This is a Review: The Shore, by Sara TaylorMay 16, 2015
The first thing you need to know about The Shore is that the setting is one of the most important characters in the story. This is no small feat, as throughout its 300+ pages, we meet more than two dozen others, nearly all of them loosely connected to one of two families that have called this collection of islands off the coast of Virginia home since (at least) the early nineteenth century.
The reader watches these families quite literally come alive over a series of stories spanning more than two centuries. Almost every vignette has a different narrator, and one of the most enjoyable parts of the book was trying to puzzle out how all of these people fit together. (Physical ARCs and the finished product should be coming with family trees, but my copy didn't have one. I actually think I prefer it this way, as it allowed the story to unfold more naturally.) The Shore likewise undergoes a metamorphosis from a tourist-filled beach destination to a dilapidated ghost town to... something else entirely.
While it has its moments of charm, this is by no means a light book. Taylor makes no bones about sprinkling her novel liberally with domestic, sexual and child abuse, addiction of various kinds, an extended gang rape and a couple of gruesome murders. I knew this book would be dark going in, but I would have appreciated someone tipping me off about some of the more graphic scenes. Consider this the warning I didn't get!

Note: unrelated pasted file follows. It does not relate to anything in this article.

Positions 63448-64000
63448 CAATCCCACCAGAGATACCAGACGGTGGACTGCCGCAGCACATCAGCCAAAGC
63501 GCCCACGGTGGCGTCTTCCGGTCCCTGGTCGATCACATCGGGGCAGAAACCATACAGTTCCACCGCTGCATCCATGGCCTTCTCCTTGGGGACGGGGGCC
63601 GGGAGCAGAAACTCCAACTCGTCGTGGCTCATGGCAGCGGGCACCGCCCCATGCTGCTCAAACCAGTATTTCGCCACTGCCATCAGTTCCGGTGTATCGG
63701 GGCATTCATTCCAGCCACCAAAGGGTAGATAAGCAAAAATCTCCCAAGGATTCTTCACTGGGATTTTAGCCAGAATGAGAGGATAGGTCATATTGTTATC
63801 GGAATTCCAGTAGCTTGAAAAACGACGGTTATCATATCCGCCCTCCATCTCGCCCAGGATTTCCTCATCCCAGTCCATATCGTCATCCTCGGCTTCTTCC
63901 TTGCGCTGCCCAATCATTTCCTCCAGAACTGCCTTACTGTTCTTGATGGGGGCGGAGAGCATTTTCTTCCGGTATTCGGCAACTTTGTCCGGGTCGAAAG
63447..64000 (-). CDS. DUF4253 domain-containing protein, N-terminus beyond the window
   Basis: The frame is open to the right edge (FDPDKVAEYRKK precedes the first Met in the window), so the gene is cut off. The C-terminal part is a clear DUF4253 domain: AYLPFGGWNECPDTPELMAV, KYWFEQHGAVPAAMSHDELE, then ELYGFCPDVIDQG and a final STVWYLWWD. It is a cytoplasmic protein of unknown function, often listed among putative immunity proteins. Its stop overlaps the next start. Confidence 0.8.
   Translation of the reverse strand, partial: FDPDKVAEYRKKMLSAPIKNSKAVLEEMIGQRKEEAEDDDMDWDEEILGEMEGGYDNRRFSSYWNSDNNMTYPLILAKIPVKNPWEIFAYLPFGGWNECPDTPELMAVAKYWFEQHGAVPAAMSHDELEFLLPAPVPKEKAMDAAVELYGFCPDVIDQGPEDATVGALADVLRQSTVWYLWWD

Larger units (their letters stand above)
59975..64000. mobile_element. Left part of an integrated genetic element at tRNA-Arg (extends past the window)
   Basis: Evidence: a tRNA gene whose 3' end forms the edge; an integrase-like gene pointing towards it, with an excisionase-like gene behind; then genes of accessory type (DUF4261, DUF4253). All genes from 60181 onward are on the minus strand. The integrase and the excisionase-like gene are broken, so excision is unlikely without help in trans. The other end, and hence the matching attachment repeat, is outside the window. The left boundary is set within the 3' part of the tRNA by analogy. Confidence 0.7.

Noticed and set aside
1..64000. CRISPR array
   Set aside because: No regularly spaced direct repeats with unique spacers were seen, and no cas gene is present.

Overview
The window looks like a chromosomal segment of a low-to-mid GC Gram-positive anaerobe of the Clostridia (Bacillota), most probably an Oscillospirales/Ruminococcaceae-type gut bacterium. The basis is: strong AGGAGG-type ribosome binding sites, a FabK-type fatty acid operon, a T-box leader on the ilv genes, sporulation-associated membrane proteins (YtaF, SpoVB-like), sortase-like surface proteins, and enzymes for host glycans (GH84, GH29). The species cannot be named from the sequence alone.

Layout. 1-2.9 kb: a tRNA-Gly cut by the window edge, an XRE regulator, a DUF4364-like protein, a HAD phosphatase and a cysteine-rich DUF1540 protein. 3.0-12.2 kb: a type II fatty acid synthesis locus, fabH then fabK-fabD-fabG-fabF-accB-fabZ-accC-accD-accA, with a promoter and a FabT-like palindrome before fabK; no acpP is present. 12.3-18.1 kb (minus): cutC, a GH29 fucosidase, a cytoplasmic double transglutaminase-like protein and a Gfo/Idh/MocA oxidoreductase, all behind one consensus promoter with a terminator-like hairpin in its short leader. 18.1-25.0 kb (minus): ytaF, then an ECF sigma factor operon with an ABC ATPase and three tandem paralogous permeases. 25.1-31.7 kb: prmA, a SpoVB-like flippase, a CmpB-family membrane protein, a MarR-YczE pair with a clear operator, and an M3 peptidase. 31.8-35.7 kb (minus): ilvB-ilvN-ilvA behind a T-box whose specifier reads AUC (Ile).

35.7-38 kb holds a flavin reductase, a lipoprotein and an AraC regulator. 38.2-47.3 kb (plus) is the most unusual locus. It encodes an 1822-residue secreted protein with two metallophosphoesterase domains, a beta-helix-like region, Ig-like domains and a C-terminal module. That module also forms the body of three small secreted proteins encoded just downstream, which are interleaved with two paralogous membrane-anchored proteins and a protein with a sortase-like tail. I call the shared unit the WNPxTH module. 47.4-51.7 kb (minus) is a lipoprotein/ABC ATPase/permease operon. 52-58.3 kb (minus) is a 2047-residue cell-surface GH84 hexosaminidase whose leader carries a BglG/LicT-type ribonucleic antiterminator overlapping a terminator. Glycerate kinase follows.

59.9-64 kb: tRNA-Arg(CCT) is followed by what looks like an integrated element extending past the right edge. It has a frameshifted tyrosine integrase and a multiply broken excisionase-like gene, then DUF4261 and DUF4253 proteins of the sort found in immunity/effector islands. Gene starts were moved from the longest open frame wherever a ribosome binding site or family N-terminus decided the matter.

While that list sounds gratuitous, it didn't feel that way while reading. The Shore is the definition of a rural wasteland; its residents farm and fish and work at the chicken plants that spew what smells like "chicken soup, and a whole lot like dog food, with the inside of a molding coop mixed in" (Loc 258). Not until the very end—a vignette set 150 years in the future—do we get any real sense of hope for what comes next. I'm reminded of another collection of stories I read, The Uncanny Valley by Gregory Miller; one of the characters said that the valley "has a way of keeping its own where they are." The Shore likewise holds its own in a clenched fist, and it's only natural that they would turn against each other (and themselves) to survive.
And yet, like most good Southern folk, many of the Shore's children find a sense of pride in where they come from:
"Going home, at the end of a day of shopping or visiting or reporting to the draft, I used to imagine I was King Arthur going to Avalon, and none of the city mess could follow me. It wasn't just the trip away in reverse. The stink of the city faded and that ribbon of life resolved magically out of the haze on the water. It was all soft and green, and no one could tell me the Shore wasn't the most beautiful place on the face of God's earth." - Loc. 2120-2126, The ShoreIf you're looking for a generation-spanning story that oozes Southern atmosphere—and don't mind a little bit of magical realism and a whole lot of bleakness thrown in for good measure—The Shore is your book.
The Shore will be available for purchase on May 26.
Obligatory disclaimer goes here: I received The Shore from NetGalley for review consideration. Thanks so much to Hogarth of Crown Publishing Group for giving me the chance to read it!
I know a few of you have read The Shore—let's talk about it. And look out for next month's chat over at The Socratic Salon!